Minneapolis Mayor Jacob Frey (D) is the latest target of President Donald Trump’s Twitter rage ― and the mayor’s response suggests that he’s rather tired of it all.
“Yawn...” Frey began in a tweet reply Tuesday, after the president’s reelection campaign accused him of “abusing his power” and attempting to “extort” the campaign by “conjuring a phony and outlandish bill for security in an effort to block a scheduled Keep America Great rally” in Minneapolis. The president chimed in by calling the mayor a “lightweight.”
“Welcome to Minneapolis where we pay our bills, we govern with integrity, and we love all of our neighbors,” the mayor politely clapped back.
Yawn... Welcome to Minneapolis where we pay our bills, we govern with integrity, and we love all of our neighbors. https://t.co/v1cXvoD9uR— Jacob Frey (@Jacob_Frey) October 8, 2019
The Trump campaign called Frey a “radical leftist mayor” and accused him of conjuring up excessive security charges to pressure the Target Center, the site of Thursday’s planned rally, into effectively trampling on Minnesota residents’ First Amendment rights to gather and yell in support of the president.
“Frey’s city government preemptively informed the Target Center that it would be responsible for $530,000 in security and other costs related to the event. The Target Center attempted to pass the costs on to the Trump campaign under threat of withholding the use of the arena,” the statement said.
After another tweet from Trump about how he stands “strongly & proudly” with “great Police Officers,” Frey told the president that the charges were necessary to pay those officers for their extra labor ― and that Trump could afford it:
Someone tell the President of the United States that he can afford to help pay for the extra time our officers will be putting in while he’s in town. https://t.co/bXITaPdW4E— Jacob Frey (@Jacob_Frey) October 8, 2019
In a press conference later that day, Frey told reporters that he woke up to a “surprise” that morning when he discovered the president was tweeting about his city and him.
“I wake up every single morning with not a lot of time on my hands because I’m doing things like filling potholes and making sure our city has enough affordable housing,” the mayor said.
“I don’t have time with a city of 430,000 people to be tweeting garbage out, so it’s kind of surprising when the president of the United States, a country with 327 million people, has the time to do this himself, so I don’t know where the guy gets the time,” he added.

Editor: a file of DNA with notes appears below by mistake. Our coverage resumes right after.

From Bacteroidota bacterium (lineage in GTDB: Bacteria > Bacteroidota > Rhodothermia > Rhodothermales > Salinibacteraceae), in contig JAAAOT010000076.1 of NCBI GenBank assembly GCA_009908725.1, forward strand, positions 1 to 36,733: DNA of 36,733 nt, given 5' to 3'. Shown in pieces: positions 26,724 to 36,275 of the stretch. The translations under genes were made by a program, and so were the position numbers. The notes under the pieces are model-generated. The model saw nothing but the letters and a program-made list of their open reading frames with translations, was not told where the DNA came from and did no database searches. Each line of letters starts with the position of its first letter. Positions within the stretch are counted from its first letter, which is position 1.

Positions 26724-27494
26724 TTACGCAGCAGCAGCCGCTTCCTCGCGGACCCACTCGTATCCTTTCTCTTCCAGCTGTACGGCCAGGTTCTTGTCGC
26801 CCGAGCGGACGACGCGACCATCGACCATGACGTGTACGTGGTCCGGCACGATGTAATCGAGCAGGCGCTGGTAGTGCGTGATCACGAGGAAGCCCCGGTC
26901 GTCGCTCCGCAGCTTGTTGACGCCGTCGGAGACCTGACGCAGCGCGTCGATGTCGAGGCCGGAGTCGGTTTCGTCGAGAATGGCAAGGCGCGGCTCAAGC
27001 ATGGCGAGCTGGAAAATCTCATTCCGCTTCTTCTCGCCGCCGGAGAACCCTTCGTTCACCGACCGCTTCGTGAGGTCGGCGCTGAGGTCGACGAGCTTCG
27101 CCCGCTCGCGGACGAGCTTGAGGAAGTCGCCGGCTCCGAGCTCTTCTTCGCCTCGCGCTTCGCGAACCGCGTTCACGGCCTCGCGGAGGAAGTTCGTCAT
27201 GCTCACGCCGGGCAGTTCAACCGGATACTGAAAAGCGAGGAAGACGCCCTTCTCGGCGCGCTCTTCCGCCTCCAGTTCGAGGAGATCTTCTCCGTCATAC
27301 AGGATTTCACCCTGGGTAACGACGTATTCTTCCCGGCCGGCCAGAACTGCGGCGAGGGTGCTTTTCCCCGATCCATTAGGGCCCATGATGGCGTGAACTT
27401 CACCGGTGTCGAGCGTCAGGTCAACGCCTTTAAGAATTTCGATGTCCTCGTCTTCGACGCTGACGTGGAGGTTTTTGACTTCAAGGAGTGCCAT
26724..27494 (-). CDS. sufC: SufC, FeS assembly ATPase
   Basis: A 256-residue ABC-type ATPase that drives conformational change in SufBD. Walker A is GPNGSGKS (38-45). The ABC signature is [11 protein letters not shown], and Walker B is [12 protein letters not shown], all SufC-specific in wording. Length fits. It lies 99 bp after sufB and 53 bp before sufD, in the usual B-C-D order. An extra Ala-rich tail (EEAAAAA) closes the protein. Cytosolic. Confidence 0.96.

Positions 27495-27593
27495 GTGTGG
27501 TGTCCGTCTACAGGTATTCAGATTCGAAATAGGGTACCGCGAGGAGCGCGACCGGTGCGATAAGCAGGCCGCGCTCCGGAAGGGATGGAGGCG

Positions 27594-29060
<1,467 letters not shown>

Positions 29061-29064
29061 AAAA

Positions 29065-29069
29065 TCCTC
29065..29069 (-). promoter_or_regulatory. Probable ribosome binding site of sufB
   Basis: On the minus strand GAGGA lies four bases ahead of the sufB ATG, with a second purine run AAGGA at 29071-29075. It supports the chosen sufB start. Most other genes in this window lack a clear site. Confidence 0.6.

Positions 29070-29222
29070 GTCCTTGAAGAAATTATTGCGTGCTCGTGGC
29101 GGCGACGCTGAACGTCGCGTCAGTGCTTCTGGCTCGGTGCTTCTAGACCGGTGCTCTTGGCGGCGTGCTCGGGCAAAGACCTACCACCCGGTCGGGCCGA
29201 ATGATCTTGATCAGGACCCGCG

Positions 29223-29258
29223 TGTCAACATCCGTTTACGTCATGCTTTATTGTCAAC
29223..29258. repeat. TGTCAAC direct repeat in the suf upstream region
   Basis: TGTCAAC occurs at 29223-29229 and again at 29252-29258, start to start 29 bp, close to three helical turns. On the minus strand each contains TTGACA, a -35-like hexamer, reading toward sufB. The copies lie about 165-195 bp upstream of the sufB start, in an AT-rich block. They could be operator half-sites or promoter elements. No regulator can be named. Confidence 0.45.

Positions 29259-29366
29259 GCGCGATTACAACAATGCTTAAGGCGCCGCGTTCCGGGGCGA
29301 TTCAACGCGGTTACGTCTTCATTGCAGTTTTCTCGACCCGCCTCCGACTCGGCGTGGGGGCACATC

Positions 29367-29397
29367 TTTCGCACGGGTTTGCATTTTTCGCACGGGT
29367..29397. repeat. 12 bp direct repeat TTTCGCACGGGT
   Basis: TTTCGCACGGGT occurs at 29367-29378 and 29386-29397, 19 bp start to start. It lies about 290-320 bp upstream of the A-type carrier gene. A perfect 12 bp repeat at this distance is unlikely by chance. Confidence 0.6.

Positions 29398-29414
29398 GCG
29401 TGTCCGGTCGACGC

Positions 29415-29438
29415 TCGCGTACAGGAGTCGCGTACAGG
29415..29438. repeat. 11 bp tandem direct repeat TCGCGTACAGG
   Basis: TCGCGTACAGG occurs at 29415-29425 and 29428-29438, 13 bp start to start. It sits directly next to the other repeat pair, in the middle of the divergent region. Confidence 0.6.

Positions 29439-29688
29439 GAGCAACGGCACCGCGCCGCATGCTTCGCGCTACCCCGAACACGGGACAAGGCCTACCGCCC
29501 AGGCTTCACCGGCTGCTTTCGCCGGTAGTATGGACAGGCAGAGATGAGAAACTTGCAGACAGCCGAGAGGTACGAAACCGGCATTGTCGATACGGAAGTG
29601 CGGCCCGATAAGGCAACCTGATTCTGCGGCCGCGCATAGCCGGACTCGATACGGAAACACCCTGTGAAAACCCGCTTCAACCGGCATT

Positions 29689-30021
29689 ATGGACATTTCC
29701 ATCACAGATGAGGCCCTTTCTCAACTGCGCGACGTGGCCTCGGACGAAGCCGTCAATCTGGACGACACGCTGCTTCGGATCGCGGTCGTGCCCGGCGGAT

Mpls mayor @Jacob_Frey on Trump's Twitter attacks: "I'm doing things like filling potholes & making sure our city has enough affordable housing ... I don't have time to be tweeting garbage out, so it's kinda surprising when POTUS has the time to do this himself." pic.twitter.com/Hn1NpoWYMV— Aaron Rupar (@atrupar) October 8, 2019
Frey also fired back at the Trump campaign’s accusation that security for an Obama rally at the same venue in 2009 cost significantly less.
“There are significant expenses associated with a campaign rally from Donald Trump,” he said. By contrast, the Obama event focused on health care policy, he said. It was not an election rally.
According to the mayor, the security costs for the Trump event were calculated by a standard methodology used to estimate costs of previous major events like the 2018 Super Bowl and Final Four, the Star Tribune reported. The public safety expenses were expected to be around $400,000 and the remainder would be the result of lane closures, traffic control and various other costs.
Should the rally go ahead ― and the campaign has said it will ― this won’t be the first time the Trump campaign has caused fiscal concerns for local officials. The campaign has an outstanding bill for more than $470,000 from a February rally in El Paso, Texas.
Nine other cities across the country have complained that they were not reimbursed for services provided by local police and fire departments, totaling more than $840,000, according to a study by the Center for Public Integrity.
El Paso confirmed to ABC News on Tuesday that its bill was still outstanding. Minneapolis seems to have taken note, as an El Paso spokesperson said Minneapolis officials had reached out to them regarding the bill.